July 19, 2021 by John Fernandez and Carol Higgins
Exercise and Your Health: How Being Fit Protects You from Illness — COVID Included
New studies have heralded another major advantage to being physically active or taking part in a regular exercise routine: Those who are fit are less likely to develop severe illness from COVID-19. The research seems to reinforce previous findings that link fitness with the reduced risk of getting seriously sick from other viruses, such as the common cold or Influenza.
The most compelling study, published in May by the British Journal of Sports Medicine, reviewed data on nearly 50,000 Californians who were infected with COVID-19. The researchers found that those who had been the most physically active before contracting the illness were the least likely to be hospitalized or die as a result of COVID-19.
Those findings seem to be in line with the experience of primary care physicians who often see a key different among patients who lead sedentary lifestyles and those that are active in various activities or simply follow the U.S. minimal guidelines for regular exercise.
“The more physically active you are, the less risk of complications, and the less risk of hospitalizations,” explains Baptist Health Primary Care physician Patricia Feito-Fernandez, M.D. “And your immune system is better, along with your output in terms of your lung function and heart function.”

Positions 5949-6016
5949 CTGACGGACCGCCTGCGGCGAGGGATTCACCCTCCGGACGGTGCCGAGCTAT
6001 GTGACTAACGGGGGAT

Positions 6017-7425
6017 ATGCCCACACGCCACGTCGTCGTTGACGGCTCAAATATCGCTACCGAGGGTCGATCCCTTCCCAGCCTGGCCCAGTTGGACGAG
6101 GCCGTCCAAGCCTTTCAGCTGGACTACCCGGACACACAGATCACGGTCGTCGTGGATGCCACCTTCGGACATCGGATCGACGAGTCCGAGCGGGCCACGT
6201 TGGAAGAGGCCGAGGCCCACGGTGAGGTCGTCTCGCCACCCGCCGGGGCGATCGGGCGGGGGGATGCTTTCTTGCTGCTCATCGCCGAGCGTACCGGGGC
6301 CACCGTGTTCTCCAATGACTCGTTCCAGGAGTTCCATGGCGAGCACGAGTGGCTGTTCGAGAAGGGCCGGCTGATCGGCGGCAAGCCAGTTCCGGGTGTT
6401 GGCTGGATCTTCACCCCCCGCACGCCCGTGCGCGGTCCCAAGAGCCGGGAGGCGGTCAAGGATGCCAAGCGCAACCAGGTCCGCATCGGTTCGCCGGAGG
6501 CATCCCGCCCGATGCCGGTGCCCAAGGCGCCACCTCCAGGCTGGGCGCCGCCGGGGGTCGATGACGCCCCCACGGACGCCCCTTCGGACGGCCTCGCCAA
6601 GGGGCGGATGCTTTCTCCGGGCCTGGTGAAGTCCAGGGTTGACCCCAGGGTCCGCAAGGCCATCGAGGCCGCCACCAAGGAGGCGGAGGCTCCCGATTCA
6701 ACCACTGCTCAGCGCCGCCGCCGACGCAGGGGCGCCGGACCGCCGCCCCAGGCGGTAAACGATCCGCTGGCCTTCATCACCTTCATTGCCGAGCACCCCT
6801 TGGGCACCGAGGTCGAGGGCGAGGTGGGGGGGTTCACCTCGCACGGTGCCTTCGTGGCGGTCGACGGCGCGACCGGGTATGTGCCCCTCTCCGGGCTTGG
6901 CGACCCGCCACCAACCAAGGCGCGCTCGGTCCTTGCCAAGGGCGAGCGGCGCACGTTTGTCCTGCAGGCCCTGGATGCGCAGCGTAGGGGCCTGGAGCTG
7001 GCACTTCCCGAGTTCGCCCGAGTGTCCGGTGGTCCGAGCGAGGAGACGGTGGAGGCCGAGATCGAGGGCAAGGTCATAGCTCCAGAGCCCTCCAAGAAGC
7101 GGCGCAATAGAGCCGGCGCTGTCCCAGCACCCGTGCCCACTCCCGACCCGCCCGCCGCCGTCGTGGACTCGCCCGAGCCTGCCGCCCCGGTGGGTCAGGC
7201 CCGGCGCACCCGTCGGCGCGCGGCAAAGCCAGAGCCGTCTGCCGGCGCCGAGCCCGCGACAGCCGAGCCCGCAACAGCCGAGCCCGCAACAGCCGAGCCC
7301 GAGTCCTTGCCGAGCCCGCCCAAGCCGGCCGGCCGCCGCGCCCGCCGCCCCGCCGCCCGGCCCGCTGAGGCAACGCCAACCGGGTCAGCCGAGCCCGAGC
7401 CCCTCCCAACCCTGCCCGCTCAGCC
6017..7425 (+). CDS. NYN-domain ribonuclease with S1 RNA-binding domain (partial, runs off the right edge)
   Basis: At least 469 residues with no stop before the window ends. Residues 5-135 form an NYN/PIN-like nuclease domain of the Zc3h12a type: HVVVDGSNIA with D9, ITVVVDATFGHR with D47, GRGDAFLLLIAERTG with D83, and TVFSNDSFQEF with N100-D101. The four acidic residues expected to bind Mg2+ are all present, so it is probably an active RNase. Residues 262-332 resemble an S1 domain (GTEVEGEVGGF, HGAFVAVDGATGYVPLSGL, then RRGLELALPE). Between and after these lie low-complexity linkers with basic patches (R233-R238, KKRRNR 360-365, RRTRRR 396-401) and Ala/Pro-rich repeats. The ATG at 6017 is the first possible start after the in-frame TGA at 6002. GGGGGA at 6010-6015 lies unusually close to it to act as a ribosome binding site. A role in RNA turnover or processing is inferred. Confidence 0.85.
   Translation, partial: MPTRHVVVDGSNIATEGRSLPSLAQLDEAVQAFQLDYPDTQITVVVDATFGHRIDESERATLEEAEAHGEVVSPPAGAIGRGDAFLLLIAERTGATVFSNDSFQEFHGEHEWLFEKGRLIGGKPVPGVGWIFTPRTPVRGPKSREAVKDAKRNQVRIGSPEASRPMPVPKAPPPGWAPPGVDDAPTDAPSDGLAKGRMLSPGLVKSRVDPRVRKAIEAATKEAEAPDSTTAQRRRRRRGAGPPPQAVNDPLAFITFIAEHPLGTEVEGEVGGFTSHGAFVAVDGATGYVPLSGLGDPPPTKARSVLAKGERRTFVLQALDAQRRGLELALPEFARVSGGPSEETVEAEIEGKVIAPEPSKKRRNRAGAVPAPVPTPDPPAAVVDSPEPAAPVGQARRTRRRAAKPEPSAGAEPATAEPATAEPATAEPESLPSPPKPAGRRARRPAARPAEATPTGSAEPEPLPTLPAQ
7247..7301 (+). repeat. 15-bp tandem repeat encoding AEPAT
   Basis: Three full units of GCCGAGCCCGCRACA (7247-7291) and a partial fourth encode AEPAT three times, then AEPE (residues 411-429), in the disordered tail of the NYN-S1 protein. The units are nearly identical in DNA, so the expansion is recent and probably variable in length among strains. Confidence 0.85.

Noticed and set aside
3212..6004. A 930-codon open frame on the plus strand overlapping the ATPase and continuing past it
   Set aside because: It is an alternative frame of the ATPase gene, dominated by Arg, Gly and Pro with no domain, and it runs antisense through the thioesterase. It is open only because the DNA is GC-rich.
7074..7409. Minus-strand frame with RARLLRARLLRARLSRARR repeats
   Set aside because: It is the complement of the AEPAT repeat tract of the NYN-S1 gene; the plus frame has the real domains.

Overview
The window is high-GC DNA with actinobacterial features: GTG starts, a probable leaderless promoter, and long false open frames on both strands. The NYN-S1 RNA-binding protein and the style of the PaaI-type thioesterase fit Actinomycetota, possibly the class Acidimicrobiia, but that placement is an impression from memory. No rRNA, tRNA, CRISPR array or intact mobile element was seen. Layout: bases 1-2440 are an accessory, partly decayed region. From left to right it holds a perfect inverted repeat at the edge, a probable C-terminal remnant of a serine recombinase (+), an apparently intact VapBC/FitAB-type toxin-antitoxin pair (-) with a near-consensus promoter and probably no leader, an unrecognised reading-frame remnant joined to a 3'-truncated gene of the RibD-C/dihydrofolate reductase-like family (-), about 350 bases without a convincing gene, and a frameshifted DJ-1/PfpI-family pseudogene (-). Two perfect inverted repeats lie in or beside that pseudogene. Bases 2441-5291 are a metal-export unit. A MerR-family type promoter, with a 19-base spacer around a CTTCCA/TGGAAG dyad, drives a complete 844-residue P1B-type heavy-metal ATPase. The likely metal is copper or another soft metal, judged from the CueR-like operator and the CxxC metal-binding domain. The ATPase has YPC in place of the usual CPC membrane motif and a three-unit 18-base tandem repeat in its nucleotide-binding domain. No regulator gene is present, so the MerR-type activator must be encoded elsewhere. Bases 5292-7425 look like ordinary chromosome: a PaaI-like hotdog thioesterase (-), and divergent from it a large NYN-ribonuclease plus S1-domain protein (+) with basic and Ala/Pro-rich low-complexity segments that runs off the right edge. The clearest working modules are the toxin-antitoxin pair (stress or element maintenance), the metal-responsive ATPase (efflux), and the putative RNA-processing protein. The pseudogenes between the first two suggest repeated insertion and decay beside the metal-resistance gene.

The U.S. government and the American Heart Association recommend at least 150 minutes per week of moderate-intensity aerobic activity or 75 minutes per week of vigorous aerobic activity — or a combination of both, preferably spread throughout the week. Add moderate- to high-intensity muscle-strengthening activity (such as resistance or weights) on at least 2 days per week, the guidance states. (June 12th is Family Health & Fitness Day.)
Another recent study found that patients with lasting symptoms of COVID-19, referred to as “long haulers,” can benefit from an exercise program. The study, published in the journal Chronic Respiratory Disease, involved 30 patients. They took part in supervised rehabilitation classes twice a week over six weeks. The program included aerobic exercise, including walking or using a treadmill, and strength training of the arms and legs. Most patients “demonstrated significant improvements in exercise capacity, respiratory symptoms, fatigue and cognition,” the study’s co-authors said.
Dr. Feito-Fernandez has seen the difference exercise can make. Those patients who are either moderately to intensely active — or even those that who take part in mild levels of exercise — “have far less complications from COVID and far less issues in terms of being long haulers or even hospitalizations.”
“For the patient who does exercise, and does have a risk of getting COVID or has had COVID, it’s definitely a huge preventative factor,” adds Dr. Feito-Fernandez. “Those who are physically fit who do get the infection, have far less complications. That’s what we’re seeing in the community.”
There’s a many health benefits to exercising regularly, regardless of whether COVID is involved, emphasizes Dr. Feito-Fernandez. Exercising regularly is “embedded within our advice and counsel on an outpatient basis,” she says.
“We usually say that it’s not just about COVID,” says Dr. Feito-Fernandez. “Exercise helps your immune system response to fight other viruses. And it has benefits in terms of your emotional and mental health. There’s obviously a ton of benefits in terms of cardiovascular and pulmonary systems, and for prevention of most serious chronic conditions, such as hypertension (high blood pressure), diabetes and heart disease.”